With the return of parliament, the government is making yet another push for laws preventing Australian citizens with terrorist links from returning to Australia from war zones. Home Affairs Minister Peter Dutton is planning to push the Counter Terrorism (Temporary Exclusion Orders) Bill 2019 through both houses of parliament this week.
Haven’t we been here before?
The topic of what to do with foreign fighters attempting to return to Australia was a long-term preoccupation of former prime minister Tony Abbott following the spread of ISIS across Iraq and Syria in 2013 and 2014. In 2015, he moved to strip Australian citizenship from foreign fighters with dual citizenship, saying that the rising threat of foreign fighters “requires a modern form of banishment”.
By the time the bill passed, Abbott had been replaced by Malcolm Turnbull. Under these laws, according to Dutton, nine dual nationals had their citizenship revoked due to conflict-related activities in Syria and Iraq.
Abbott stayed on the topic, pushing for harsher and harsher penalties in the years since. He argued in 2017 for special courts “that can hear evidence that may not normally be admissible”. He went a step further in February 2018, writing in The Australian that the government should follow Britain’s lead in temporarily banning foreign fighters (including full citizens) from returning:
This is what now needs to be put in place: a way to stop terrorists returning even though they are solely Australian citizens with a normal right to be here. And there is a readily available overseas precedent. Since early 2015, the British government has been able to make court-supervised “temporary exclusion orders” against sole-citizens who have left the country to fight with terrorists and would pose a menace to the public if they returned.
In the aftermath of the Bourke Street attack in Melbourne late last year, Abbott got his wish. Prime Minister Scott Morrison pushed for two updates to the Australian Citizenship Act: increasing the existing power to revoke the citizenship of dual nationals, and a period of exclusion from reentry of foreign fighters returning to Australia.
The proposal allowed the Home Affairs Minister to impose an exclusion order for up two years on people who have been to conflict zones, making it a criminal offence to return to Australia unless given a “permit with other controls”. The measure stalled, and Dutton tried again in February and July this year.
What does the law provide for?
A temporary exclusion order (TEO) can be imposed on an Australian citizen overseas if they are 14 years or older, and:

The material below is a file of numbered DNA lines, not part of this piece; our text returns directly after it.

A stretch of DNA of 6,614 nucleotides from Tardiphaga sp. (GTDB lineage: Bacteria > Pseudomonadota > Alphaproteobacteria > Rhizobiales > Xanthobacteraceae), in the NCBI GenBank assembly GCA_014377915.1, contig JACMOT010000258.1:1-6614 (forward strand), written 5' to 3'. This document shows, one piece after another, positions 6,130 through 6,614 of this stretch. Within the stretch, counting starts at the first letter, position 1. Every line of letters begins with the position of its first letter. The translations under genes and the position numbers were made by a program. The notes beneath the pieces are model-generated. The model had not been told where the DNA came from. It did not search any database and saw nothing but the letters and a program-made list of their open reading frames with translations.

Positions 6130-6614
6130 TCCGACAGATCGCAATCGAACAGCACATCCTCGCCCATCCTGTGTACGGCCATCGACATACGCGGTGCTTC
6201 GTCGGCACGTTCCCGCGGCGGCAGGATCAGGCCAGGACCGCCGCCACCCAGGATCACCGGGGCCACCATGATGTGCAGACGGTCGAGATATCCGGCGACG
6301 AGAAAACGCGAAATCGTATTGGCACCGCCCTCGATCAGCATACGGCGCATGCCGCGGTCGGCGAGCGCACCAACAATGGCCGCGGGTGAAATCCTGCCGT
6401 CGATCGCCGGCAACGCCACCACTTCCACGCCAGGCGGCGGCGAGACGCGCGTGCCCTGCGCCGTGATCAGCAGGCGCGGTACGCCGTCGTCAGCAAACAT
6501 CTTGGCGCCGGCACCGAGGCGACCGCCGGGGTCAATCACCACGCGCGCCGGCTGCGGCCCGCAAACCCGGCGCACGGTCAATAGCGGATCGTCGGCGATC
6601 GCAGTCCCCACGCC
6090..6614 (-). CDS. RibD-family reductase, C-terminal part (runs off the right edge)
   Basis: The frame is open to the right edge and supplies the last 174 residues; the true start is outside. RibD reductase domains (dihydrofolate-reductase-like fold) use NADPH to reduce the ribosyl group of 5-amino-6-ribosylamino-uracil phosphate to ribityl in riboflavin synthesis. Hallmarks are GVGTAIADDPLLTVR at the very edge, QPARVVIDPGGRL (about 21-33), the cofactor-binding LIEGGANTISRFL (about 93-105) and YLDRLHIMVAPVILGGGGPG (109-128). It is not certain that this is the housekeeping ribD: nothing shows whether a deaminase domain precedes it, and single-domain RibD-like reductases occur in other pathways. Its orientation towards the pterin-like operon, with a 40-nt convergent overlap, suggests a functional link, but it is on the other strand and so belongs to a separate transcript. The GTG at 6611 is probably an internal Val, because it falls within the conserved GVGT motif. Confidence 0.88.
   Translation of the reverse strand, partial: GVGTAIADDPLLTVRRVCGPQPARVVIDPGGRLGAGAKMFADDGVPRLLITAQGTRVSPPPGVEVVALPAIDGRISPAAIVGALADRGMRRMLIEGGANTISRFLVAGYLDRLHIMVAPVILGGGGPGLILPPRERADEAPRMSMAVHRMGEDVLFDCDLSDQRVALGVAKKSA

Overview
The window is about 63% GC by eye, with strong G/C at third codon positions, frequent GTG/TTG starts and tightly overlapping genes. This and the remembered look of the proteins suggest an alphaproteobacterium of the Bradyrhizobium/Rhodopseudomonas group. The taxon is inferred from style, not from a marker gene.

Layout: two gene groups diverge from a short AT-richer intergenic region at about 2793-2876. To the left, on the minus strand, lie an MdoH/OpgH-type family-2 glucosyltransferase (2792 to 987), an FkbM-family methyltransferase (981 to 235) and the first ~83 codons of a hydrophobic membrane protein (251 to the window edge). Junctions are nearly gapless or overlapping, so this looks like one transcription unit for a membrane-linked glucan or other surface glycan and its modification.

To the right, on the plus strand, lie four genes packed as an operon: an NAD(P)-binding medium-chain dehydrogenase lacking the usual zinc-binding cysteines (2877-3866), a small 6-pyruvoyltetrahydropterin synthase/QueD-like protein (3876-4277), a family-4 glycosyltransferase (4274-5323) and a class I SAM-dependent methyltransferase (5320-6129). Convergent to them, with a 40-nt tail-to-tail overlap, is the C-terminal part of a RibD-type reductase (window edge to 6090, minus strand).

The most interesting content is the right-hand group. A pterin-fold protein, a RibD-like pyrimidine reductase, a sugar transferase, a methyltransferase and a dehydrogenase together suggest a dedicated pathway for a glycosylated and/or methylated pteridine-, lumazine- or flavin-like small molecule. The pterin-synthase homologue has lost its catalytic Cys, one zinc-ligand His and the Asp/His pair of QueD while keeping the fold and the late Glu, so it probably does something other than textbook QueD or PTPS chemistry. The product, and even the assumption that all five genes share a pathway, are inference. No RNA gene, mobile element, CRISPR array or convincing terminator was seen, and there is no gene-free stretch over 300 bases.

- The minister reasonably suspects that issuing the TEO would substantially help prevent terrorism-related acts, or;
- ASIO has assessed the person to be a direct or indirect risk to security, for reasons related to political violence. ASIO doesn’t need to be satisfied to any standard of proof when making this assessment.
As Sangeetha Pillai points out in The Conversation, neither of these criteria “actually requires a TEO candidate to have engaged in any wrongdoing”.
The law would increase the already remarkable levels of discretion available to the Home Affairs Minister, allowing Dutton to decide if “reasonable grounds” exist to conclude allowing an Australian to return to Australia would assist a terrorist organisation. The Joint Parliamentary Committee on Intelligence and Security reviewed the legislation and made 18 recommendations increasing oversight, transparency and safeguards. The government has largely ignored them; proposing a right of review of any decision to bar an Australian from returning — but a decision could only be overturned if it is “legally flawed”.
Is it constitutional?
There have been persistent questions about whether exclusion orders are constitutional. The right to return to the country of which one is a citizen is commonly regarded as a core aspect of citizenship. The Law Council of Australia have argued this right is constitutionally protected in Australia.
Is it even effective?
Pillai argues the government hasn’t explained “why Australia’s extensive suite of existing anti-terrorism mechanisms doesn’t already adequately protect against threats posed by Australians returning from conflict zones”. She cites the “significant international legal concerns” around the exclusion, which Susan Hutchinson argued in Interpreter will make actual prosecutions harder:
It is well documented that ISIS perpetrated war crimes, crimes against humanity and genocide, including the egregious use of sexual violence are notoriously under-prosecuted. As a signatory to the Rome Statute of the International Criminal Court, Australia is obliged to investigate and prosecute alleged perpetrators of these crimes. The exclusion described in these amendments would only make it more difficult to detain such perpetrators for prosecution.